Thursday, Jun. 21, 7:30 p.m., free
Full Frame Theater, Durham

As I have gone alone in there
And with my treasures bold,
I can keep my secret where,
And hint of riches new and old.

Forrest Fenn, from “The Thrill of the Chase”

There’s gold in them thar hills. Also emeralds, rubies, diamonds, and possibly other precious artifacts amassed by eccentric art dealer Forrest Fenn, who stashed them in an actual treasure chest and hid it somewhere in the Rocky Mountains. Fenn estimates the value of the booty to be as high as $2 million.

Fenn originally teased the location of the hidden treasure in his 2010 book The Thrill of the Chase, which included a twenty-four line poem that supposedly conceals nine clues. (You can find it on Fenn’s Instagram.) The clues, along with cryptic emails and interviews by the eighty-seven-year-old millionaire, have fueled a cult-like devotion in searchers from all walks of life, who gather online to scrutinize quirks in typography and syntax, and who regularly descend on the Rockies in the hopes of uncovering the elusive treasure.

Since Fenn announced the concealed bounty, almost three-hundred-fifty thousand people are estimated to have tried to discover it, mostly peacefully but not without controversy. Multiple people have claimed they found the treasure over the years, though Fenn insists it remains where he hid it. And in January, an autopsy confirmed the identity of a treasure seeker who had washed up in the Arkansas River the previous summer. This brought the quest’s death toll to four, and authorities encouraged Fenn to call off the hunt. Since then, he has released more clues to discourage reckless behavior, but the hunt goes on.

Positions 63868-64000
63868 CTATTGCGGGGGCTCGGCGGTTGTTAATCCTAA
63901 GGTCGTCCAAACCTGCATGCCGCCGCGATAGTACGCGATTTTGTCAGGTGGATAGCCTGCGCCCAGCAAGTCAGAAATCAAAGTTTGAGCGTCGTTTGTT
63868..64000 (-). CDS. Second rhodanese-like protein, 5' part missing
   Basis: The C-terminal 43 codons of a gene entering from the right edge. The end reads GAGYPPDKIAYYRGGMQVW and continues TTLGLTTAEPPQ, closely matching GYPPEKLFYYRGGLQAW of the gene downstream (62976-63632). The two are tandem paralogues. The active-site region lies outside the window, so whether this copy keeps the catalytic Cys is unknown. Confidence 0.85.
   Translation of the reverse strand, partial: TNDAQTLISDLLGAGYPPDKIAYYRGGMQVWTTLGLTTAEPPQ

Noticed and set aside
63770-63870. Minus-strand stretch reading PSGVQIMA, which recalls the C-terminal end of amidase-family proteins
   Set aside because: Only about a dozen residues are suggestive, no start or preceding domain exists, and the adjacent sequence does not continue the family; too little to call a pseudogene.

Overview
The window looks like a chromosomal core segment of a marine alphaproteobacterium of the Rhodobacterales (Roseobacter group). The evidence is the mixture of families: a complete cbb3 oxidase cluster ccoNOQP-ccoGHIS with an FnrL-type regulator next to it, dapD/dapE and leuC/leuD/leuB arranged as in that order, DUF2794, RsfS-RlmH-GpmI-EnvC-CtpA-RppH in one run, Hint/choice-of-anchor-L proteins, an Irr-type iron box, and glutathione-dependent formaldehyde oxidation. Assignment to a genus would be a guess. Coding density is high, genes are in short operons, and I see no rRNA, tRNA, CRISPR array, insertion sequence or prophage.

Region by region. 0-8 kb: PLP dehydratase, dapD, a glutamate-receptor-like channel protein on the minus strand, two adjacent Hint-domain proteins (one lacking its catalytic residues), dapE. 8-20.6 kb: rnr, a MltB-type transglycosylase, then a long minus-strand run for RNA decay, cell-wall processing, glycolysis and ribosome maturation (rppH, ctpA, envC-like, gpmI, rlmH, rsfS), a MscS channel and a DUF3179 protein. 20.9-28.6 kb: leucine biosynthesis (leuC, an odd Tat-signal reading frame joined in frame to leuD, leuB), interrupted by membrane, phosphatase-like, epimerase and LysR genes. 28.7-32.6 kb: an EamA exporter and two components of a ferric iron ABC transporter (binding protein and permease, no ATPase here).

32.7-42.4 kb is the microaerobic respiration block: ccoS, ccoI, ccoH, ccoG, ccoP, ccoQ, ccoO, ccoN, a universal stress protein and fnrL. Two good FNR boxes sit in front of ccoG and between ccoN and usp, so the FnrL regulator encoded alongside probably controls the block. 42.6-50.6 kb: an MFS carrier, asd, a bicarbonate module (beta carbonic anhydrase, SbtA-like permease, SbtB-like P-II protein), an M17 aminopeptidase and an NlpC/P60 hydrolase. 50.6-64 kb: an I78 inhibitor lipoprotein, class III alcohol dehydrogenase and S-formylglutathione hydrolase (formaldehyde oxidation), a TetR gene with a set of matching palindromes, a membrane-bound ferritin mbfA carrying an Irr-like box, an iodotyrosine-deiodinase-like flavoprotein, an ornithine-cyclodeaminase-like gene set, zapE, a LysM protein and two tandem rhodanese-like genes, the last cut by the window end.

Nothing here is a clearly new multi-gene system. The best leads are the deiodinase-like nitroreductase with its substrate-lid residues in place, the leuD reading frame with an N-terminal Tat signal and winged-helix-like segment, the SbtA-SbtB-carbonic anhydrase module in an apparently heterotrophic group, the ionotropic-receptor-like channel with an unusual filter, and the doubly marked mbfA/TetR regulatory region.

Fenn has said that his inspiration came in the form of a cancer diagnosis. Convinced he was dying, he conceived of the hunt in 1988 and considered including some of the more unusual artifacts he had acquired, such as Sitting Bull’s peace pipe and a mummified falcon from King Tut’s tomb. Then he convalesced. But, decades later, he went through with it. This time, he claimed his goal was to encourage families to get outdoors and experience nature, to stop texting, to interact more.

We learn all this and more in Fenn’s Searchers, local filmmaker Matt Maisano’s new documentary, which has its local premiere at Full Frame Theater on Thursday. A graduate of the Fitchburg State University film school, Maisano moved to the Triangle in 2014 to take a position as a videographer and producer at PBS. When a coworker told him about the hunt in 2013, the seed was planted for Maisano’s first feature documentary film project.